Is the First Dates restaurant real?

Yes you can eat there - but you'll have to head to Mayfair to be waited on by Fred the maître d’

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Unlike most reality shows, the setting for Channel 4’s First Dates is the real deal. The realm for romance is Paternoster Chop House, a restaurant in the City.

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You’ll find it at 1 Warwick Court, Paternoster Square, within stumbling distance of St Paul’s Cathedral. What you won’t find is any bragging about First Dates on its website. The Paternoster is far too sophisticated for that.

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A First Dater isn’t impressed with the menu

It probably isn’t the best place to take the veggie in your life. A “chop house” means all the meat is bought on the bone and butchered by the chefs, who waste as little as possible. So as well as steak, you’ll find bone marrow, pork scratchings and ham hock terrine on the menu.

Starters will set you back between £7 and £13, while mains come in between £17 and £30. The cocktails that slip down so easily on First Dates are around £10 (in fact the only mention of the show is a cheeky aperitif called First Date: lemon liquor, Southern Comfort, cranberry, lychee and fig.)

In other words, it’s only for daters with deep pockets – unless you want to show off your prudent side by opting for the set menu, which is £23.50 for two courses or £27.50 for three courses. There’s also a Saturday brunch menu with bottomless bubbles if you order two courses per person.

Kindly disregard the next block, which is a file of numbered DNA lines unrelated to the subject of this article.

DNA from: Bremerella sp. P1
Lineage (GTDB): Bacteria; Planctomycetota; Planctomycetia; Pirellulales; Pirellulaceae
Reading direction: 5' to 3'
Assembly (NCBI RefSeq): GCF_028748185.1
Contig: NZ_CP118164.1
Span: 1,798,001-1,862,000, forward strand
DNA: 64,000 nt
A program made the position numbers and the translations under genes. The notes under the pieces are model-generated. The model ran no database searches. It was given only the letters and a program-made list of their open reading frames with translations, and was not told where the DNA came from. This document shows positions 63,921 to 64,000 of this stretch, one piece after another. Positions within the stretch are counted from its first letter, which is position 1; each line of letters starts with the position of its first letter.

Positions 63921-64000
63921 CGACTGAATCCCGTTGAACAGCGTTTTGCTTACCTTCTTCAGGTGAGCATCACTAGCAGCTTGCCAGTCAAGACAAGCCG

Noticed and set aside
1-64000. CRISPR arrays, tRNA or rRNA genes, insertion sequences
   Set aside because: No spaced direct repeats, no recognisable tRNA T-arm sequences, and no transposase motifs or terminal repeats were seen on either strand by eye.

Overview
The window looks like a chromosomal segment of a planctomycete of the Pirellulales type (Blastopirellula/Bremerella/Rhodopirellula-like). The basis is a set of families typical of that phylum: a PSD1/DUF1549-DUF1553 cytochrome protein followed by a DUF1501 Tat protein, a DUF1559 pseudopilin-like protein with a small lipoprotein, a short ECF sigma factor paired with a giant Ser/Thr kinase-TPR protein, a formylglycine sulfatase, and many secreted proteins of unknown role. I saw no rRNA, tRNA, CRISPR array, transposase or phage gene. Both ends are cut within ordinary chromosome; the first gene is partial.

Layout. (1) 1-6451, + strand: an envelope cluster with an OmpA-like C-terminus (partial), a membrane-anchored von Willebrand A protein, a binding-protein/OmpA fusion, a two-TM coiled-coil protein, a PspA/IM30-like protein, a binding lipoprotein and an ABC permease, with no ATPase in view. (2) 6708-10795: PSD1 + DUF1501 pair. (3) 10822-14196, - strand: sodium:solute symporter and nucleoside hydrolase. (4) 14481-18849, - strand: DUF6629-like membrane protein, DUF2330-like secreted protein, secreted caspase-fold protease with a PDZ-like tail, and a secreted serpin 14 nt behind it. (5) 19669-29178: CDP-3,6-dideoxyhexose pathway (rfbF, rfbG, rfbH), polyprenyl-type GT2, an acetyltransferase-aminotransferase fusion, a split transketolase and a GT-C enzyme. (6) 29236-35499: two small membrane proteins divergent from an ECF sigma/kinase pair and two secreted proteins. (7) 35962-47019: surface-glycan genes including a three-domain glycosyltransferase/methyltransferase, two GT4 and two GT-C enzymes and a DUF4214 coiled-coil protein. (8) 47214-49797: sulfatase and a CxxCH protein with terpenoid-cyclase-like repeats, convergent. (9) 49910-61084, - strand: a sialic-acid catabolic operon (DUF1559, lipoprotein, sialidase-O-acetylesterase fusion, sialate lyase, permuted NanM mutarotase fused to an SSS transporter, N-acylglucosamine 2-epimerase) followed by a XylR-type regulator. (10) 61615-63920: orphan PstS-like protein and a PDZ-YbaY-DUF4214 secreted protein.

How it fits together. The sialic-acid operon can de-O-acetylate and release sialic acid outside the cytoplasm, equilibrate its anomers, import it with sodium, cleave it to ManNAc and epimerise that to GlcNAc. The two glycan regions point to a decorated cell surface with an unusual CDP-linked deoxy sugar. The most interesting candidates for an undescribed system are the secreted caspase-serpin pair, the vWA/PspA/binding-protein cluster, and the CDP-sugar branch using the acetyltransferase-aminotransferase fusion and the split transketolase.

As well as the open-plan restaurant that is so perfect for eavesdropping, and the bar for those who prefer to drink their dinner, it has a heated terrace with a view of St Paul’s Cathedral.

Be sure to book in advance or you might find yourself on TV. When we attempted to reserve, there were no tables available because the restaurant was closed for a week to shoot more episodes of First Dates.

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Fred Sirieux usually works in Mayfair

The bad news is that everyone’s favourite love guru – Fred the maître d’ – doesn’t really work there. When he’s not melting our hearts with his wise words, Fred is general manager at Galvin at Windows, a Michelin-starred restaurant at the Park Lane Hilton in Mayfair.

Galvin serves modern French haute cuisine and is pricier than the Paternoster. If you really want to impress, opt for the seven-course menu degustation, which costs £169 when paired with wine or £199 with champers. The restaurant is on the 28th floor so the panoramic views across London are pretty special, too.

But don’t go to Galvin’s in the hope of catching the eye of a certain bearded Frenchman. Oui, bad news: Fred’s already taken. He and his partner have two children and live in Peckham.

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